I am always freezing on a plane so it’s important to keep your little one comfortable. Have a sweater and a blanket so that they’re cozy and warm. Also, bring a change of clothes because accidents happen. Diapers, wipes, burp cloths go without saying but I had to include them. Always bring one more than you think you need of these items. Babies are very messy especially when you add solid foods to the mix.



A soother! Whether they love their pacifier, teddy bear, or blankie, a baby’s soother is a necessity. I never take Cooper’s out of the house but when we travel it is my secret weapon.


Happy travels!

Weekly Finds

Weekly Finds |


The weather may be gloomy this weekend, but nothing can ruin my first Mother’s Day! I am so excited to spend the day with my family. The cool thing is that I celebrated my birthday on Tuesday so it’s been a fun filled week. Spending Sunday with my boys will just be icing on the cake. Let’s hope that warm days will be here again because I can’t wait to start wearing my new spring clothes. I have been posting a lot of stories about my favorite trends this season, so check them out. In the meantime, here are my Weekly Finds where I share what links I discovered this week. Have a great weekend and don’t forget to wish your mom, grandma, or an important woman in your life a happy Mother’s Day!


DRESSING UP:  It’s wedding season! You are going to want to make sure you are ready by choosing the most stylish ensembles. To get inspired, this Vogue article has several different outfits for any type of wedding. Remember, you don’t want to take the focus away from the bride, but you always want to leave an impression.


MOTHER’S DAY:  You want to make sure you get something that your mom actually wants, right?  Then listen to what these moms have to say about what they do and don’t want.  Also, check out my gift guide from this week. Your mom will definitely be happy with what’s on this list.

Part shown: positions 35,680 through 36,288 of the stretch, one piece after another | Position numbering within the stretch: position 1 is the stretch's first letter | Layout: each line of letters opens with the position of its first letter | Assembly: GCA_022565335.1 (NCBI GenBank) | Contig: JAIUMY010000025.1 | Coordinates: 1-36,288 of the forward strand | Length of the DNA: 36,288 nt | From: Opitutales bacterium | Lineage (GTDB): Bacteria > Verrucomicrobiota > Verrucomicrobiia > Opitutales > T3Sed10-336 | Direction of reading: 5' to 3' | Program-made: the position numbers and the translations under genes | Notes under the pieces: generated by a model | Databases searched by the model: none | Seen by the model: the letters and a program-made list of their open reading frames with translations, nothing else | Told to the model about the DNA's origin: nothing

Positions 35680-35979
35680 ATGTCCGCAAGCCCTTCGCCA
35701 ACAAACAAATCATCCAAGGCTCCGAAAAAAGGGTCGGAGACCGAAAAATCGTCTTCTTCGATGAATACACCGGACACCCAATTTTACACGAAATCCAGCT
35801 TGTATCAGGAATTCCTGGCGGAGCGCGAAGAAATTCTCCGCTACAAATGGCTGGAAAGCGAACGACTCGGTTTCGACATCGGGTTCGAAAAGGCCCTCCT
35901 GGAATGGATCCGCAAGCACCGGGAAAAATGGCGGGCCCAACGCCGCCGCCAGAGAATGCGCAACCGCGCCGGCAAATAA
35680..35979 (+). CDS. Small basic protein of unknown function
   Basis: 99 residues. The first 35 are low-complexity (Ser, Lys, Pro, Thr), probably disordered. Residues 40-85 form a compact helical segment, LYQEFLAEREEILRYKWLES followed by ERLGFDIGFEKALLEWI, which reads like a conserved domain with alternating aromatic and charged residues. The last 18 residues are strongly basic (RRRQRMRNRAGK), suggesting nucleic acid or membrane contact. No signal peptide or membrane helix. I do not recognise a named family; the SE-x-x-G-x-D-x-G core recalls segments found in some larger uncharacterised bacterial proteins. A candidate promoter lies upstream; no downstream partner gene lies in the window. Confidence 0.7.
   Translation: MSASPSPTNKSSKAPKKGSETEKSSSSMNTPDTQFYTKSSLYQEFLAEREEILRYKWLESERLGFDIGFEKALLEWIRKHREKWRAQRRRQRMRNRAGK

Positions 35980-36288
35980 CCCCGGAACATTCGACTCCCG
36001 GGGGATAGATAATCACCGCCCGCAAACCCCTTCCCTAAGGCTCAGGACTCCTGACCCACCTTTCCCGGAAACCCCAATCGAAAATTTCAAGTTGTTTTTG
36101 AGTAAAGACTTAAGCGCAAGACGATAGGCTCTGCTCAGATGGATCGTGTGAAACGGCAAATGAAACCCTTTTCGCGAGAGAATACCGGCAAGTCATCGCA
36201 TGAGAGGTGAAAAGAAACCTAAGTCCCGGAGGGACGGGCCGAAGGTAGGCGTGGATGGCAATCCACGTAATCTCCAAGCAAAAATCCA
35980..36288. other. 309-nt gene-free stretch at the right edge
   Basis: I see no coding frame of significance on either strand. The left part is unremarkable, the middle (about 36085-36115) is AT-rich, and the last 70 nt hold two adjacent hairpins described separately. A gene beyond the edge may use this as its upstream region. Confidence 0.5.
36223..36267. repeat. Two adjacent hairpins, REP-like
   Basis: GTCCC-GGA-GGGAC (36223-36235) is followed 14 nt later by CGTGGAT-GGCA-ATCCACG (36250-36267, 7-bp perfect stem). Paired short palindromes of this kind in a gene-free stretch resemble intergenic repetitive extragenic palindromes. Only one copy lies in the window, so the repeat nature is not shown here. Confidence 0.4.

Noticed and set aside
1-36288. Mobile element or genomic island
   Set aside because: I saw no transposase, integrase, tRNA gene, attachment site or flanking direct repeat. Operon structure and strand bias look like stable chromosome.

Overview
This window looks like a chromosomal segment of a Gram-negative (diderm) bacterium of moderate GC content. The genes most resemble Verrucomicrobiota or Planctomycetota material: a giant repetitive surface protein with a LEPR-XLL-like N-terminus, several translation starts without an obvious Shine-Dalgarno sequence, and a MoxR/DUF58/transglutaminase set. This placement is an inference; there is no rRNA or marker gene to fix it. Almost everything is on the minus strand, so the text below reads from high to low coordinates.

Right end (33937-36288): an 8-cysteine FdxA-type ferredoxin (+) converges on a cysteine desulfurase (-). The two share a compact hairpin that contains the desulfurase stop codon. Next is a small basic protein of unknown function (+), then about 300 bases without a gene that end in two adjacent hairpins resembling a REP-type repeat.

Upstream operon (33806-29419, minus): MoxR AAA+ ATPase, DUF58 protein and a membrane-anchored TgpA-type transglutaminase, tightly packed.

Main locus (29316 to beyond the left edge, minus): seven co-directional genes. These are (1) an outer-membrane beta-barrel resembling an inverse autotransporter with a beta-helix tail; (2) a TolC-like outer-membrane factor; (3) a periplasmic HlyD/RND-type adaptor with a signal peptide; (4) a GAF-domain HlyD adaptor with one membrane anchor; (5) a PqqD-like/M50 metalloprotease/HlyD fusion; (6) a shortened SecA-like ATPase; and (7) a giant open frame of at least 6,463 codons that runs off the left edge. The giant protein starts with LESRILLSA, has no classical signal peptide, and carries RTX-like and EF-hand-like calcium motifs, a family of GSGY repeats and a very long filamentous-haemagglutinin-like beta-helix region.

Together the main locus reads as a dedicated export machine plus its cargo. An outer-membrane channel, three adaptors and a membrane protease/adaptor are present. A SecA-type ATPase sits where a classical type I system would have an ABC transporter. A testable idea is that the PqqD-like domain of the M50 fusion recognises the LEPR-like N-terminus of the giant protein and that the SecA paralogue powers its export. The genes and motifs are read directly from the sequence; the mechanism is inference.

ENTERTAIN HER: Speaking of Mother’s Day, revisit some stories of mine from the past to see the best brunch spots and fun activities to do with mom.


NEW NORMAL:  Having kids changes everything, and I mean everything!  Hear from this woman about what it’s like to live with children and how she’s dealt with the good, bad, and in between days.


BOOK CLUB: This is a fun website that I stumbled upon. The Book Seer takes the last book you’ve read and tells you what you should read next.


SHOP LIKE AN EXPERT: Do you ever get overwhelmed while shopping at flea markets? I sure do! There are always so many options and it can be hard to see it all. This article gives you tips on tackling flea markets like a pro.


Weekly Finds

Weekly Finds


Another week has come and gone and we are now at the end of April!  I cannot believe it.  I will be spending my weekend getting my apartment and family ready for visiting family members.  We are in for a busy couple of weeks with my birthday and Mother’s Day coming up.  All I want for my birthday is cuddle time with my sweet Cooper.  These days the only way I can get that is if I am holding his favorite blankie.  He will be turning 10 months on the 30th; I can’t believe how fast he’s growing up.  So I have a lot going on, but I’d love to hear what you are up to this weekend?  While you contemplate your plans, here are my favorite links this week.  Don’t forget to check out this week’s posts.  I am totally in love with these adorable baby clothes, plus I shared with you how to to style the very popular off the shoulder trend.  Enjoy, and get excited for next week. There are a lot of fun stories coming your way!


PIN OF THE WEEK:  I am always looking for new ways to decorate my tabletops.  I love all of these ideas to keep your vanity table stylish.

BALANCING ACT:  As a woman, I want to have it all.  As a mom, having it all means finding balance between taking care of the little one and finding alone time.  Often times, it’s a loosing battle.  These three mompreneurs give their advice on the trials and tribulations of being both a mother and a worker bee.

RUNNING TIPS FROM A PRO:  Speaking of balance, finding time to work out is a million times harder as a mom.  Once I find the time, it’s always the last thing I want to do.  I have some good news!  Refinery 29 sat down with Olympian athlete Sanya Richards-Ross and is reporting back her secrets on how to make running fun.  I will take this advice and run with it.

#LEMONDADE:  Over the weekend, Beyoncé took the music world by storm when she released her visual album, “Lemonade”.  The video was amazing but my favorite part has to be the way it was styled. If you loved it too then you have to read The New York Times’ interview with Beyoncé’s stylist to see how the magic was made.